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Search - "freshman problems"
Checked out my college’s robotics team today. I was the only girl in the room, and I feel like I won’t make any close friends like I did in high school. I want my awesome high school robotics team back... 😢13
So I just got into computer science College after a long period of being exited as all hell. Letting my dreams run wild with all the people that I'll meet and how we'll share information and debate over serious issues. less than a week into college I find out that people don't know shit and some of them are asking : "where are the brackets on the keyboard" while others ask what's the difference between Gmail and mail...............
I was devastated. (still am)5
I just had to quit a part time programming job because I couldn't do it. I'm not really sure how I feel, there were alot of factors.
I took an internship about a year back to do some embedded C. I kicked ass and developed a system that really solved alot of problems for the company and so people started giving me "the hard back shelf problems". Like those problems that are really valuable if someone can get it working but not so important that it blocks anything day to day. Totally fair work for an intern, that is both complex and interesting.
When school started I took a part time remote role working on one of these problems. Fast forward to now (few months of remote work at school); i can't handle the stress. If I devote more time to work I fail a test. If I ace a test my work duties go neglected. On top of that my boss misses scheduled calls with me left and right, I even reminded him everyday 3 days before hand once!!!
Naturally I started feeling like I should quit. I was no longer interested in the work from a pure academic view, and emotionally hated doing it. However, since I was a good performer this place offered to interview my little brother!! Fuck, so do I choose my happiness or my brothers. It feels evil to choose myself over my brother. My brother, he's just a freshman so I know his odds are very low of getting an internship this year are low. And the place I worked at had some weight in the name so I could seriously jump start my little bros career. I do know however that if I don't quit that I will fail school, and do it while being miserable.
And so I quite my first remote job, from my first internship. I feel happy about, but also like I let someone down (them?, Me?, BROTHER?).1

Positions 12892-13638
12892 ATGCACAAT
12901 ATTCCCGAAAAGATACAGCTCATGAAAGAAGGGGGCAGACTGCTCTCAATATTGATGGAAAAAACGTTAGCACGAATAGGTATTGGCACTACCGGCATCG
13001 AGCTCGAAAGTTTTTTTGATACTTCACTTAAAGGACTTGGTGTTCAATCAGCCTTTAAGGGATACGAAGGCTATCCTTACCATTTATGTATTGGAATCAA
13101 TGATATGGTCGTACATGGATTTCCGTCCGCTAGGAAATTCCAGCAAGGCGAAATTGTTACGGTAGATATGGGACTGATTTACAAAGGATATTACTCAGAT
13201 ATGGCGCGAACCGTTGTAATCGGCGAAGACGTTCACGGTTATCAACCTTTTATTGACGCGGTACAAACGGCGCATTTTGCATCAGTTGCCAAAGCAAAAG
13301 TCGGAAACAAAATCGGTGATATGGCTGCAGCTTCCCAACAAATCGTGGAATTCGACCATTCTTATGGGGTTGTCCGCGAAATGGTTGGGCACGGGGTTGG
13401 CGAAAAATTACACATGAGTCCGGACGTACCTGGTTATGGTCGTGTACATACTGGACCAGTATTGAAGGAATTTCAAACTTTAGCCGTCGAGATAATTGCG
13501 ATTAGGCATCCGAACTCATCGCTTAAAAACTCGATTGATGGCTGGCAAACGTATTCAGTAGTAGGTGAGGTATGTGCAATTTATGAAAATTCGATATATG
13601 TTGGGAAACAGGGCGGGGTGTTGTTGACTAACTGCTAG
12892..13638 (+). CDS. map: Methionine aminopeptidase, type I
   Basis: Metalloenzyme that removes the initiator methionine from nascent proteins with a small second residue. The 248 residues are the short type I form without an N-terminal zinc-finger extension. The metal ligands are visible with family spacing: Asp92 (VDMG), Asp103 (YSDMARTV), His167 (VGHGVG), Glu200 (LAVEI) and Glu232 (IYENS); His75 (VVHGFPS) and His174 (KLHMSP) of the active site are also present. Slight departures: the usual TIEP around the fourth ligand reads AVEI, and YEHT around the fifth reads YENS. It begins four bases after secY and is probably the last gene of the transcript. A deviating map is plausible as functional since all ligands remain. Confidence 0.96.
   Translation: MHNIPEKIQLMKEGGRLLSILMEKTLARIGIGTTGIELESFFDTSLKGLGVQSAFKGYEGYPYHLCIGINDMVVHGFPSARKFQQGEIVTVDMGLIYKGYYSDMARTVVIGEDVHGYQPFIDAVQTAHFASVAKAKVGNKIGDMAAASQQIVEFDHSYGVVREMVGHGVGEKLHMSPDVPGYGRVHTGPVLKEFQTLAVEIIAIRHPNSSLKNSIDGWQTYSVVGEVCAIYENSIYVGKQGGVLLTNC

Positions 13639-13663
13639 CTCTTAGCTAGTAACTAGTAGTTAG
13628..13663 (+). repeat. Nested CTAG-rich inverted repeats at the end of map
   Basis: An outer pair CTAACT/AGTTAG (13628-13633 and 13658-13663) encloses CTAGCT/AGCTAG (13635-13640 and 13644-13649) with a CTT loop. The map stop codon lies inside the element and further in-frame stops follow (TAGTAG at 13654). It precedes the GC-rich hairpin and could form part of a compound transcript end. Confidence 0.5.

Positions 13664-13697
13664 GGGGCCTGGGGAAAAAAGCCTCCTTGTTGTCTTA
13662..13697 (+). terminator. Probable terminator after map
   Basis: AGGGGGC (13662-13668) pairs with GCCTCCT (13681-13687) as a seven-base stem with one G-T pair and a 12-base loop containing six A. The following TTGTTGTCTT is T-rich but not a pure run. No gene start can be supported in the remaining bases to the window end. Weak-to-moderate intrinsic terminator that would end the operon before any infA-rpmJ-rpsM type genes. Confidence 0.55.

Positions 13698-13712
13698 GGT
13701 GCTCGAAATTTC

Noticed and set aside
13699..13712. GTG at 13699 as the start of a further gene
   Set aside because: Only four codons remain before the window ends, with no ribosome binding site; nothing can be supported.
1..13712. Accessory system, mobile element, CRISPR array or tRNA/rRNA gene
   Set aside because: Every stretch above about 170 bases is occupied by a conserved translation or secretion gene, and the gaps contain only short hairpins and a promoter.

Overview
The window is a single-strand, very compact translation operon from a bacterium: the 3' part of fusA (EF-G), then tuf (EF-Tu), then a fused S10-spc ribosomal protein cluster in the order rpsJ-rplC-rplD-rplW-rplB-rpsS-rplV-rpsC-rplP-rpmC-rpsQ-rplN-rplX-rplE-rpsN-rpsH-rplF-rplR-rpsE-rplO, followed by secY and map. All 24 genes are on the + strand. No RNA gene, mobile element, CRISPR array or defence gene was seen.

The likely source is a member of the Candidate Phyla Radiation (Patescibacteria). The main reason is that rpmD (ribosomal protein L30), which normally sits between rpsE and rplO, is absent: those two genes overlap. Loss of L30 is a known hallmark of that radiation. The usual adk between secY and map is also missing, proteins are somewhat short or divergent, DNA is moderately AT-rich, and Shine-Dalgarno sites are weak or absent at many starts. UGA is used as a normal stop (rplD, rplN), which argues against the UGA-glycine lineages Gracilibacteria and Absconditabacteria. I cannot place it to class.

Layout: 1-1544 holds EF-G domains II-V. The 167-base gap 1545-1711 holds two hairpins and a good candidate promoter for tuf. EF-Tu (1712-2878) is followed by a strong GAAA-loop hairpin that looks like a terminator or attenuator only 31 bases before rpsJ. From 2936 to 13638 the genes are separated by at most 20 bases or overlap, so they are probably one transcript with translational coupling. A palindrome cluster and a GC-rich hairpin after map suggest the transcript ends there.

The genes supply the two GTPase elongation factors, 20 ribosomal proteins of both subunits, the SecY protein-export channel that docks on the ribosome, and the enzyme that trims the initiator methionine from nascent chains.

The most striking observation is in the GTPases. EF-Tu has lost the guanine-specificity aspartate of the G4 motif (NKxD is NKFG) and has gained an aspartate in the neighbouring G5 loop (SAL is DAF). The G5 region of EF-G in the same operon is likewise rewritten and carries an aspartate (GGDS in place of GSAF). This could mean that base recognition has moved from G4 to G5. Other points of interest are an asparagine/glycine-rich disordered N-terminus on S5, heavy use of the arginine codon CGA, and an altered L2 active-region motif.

Lol. Had an exam in college a few weeks ago which involved designing a website on expression web. The Dr responsible for the subject dropped my file and gave me a 0 as a grade and said : "well it's not my fault I lost your file." I laughed so hard XD. Still has a 0 though Lmao.
Had my first "it's working but I don't know why" moment. Freshly out of the basic courses in university I stumbled into my first project, side quest: got an xml file written with XStream which needed to be re-read by JAXB. Never worked with any kind of XML before and now after a lot of swearing at the computer I did it. It's working, I'm getting my array list with Elements out of the goddamn XML yay!
It annoys me immensely when I struggle with myself, criticizing my own lack of knowledge in certain areas and my colleagues say: "You'll learn by doing". No, I won't, that's a foolish dogma.
I won't and I have never learned by 'doing'. The best results I've obtained have been through understanding every last bit of what's under the hood of a particular functionality. I'm not going to understand the white box by constantly probing the black box, it's just unsatisfactory and insufficient information. It's even dangerous to base yourself on the black box results because you often might get false positives.
I got through university by massive multilateral sensory focus: kinesthetic (writing things down), auditory (listening to the professor), visual (observing graphs and models of the material taught), conscious (mentalizing it all and interlinking information so that later it's accessible from long-term memory). I can confirm this is necessary for the brain because a Neurologist once told me just that.
At least for me, I had the most horrible grades (D's and F's) in freshman year with the 'learn by doing' method and the best grades (A, A+) with the multi-sensory method in later years as I matured my studying methods. In fact, with that method I've continuously outsmarted other people who had 10 years more experience than me ('experts', 'consultants',..) but they preferred to stay in the ignorant 'bro zone' rather than learning things properly. Even worse, the day they arrived on the scene, they completely broke the production environment and messed it up for the whole team. I felt like banging my head on my desk. It just makes me disappointed in the system.
If you follow popular method, you'll soon find yourself in the same problems that arise from doing what everyone else does. What happens at that point? That's right, they have to call in someone who actually bothered learning things.11